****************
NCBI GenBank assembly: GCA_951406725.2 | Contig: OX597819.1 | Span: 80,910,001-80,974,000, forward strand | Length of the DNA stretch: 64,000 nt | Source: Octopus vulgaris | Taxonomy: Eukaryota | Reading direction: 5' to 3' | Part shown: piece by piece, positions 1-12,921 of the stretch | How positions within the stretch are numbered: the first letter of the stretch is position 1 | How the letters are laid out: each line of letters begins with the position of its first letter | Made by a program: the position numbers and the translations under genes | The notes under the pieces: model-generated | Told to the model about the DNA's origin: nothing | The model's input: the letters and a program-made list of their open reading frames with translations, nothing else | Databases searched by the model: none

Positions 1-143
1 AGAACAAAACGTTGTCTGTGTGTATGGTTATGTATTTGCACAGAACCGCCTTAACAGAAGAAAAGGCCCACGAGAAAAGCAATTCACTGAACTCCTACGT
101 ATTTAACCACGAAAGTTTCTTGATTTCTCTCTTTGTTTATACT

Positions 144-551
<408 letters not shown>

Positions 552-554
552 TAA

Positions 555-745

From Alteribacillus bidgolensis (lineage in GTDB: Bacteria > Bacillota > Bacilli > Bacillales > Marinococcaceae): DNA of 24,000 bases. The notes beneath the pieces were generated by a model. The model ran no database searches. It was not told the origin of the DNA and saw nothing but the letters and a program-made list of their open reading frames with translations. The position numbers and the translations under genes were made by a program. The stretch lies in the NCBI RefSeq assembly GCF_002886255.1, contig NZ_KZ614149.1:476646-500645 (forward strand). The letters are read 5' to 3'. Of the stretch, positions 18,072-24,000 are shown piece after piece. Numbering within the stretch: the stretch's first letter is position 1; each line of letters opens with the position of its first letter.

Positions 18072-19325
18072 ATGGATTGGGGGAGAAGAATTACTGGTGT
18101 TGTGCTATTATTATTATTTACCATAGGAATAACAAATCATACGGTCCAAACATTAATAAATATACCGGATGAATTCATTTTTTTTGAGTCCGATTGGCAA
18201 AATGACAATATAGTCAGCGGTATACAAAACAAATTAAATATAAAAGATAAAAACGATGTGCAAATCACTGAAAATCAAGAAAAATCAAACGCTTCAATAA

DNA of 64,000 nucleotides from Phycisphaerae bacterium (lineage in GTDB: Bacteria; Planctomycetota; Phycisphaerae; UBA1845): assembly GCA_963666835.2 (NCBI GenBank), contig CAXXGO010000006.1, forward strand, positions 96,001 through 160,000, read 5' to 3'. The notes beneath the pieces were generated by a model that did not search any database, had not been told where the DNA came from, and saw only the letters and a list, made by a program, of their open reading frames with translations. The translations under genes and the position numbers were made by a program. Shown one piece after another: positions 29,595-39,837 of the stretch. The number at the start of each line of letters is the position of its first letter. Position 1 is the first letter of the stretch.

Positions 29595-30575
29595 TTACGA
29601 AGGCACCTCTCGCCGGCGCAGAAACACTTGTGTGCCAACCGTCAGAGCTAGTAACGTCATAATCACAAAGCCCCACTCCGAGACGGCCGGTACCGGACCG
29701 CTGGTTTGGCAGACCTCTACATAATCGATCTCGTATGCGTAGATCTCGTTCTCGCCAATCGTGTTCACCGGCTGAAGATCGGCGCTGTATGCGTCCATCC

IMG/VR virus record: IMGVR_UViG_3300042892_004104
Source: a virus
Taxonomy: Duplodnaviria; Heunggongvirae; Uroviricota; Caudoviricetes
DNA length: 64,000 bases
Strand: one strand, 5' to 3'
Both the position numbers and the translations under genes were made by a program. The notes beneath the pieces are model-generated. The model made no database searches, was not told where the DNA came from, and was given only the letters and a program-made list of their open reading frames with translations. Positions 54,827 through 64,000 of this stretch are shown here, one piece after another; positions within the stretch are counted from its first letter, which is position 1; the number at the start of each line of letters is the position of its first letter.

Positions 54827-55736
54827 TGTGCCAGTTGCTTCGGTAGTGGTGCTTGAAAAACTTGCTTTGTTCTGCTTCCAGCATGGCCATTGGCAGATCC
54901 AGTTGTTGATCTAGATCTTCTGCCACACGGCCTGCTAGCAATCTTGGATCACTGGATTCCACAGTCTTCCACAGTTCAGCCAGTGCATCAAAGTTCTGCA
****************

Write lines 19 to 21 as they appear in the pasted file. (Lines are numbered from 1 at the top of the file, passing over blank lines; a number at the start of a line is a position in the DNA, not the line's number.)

29701 CTGGTTTGGCAGACCTCTACATAATCGATCTCGTATGCGTAGATCTCGTTCTCGCCAATCGTGTTCACCGGCTGAAGATCGGCGCTGTATGCGTCCATCC

IMG/VR virus record: IMGVR_UViG_3300042892_004104
Source: a virus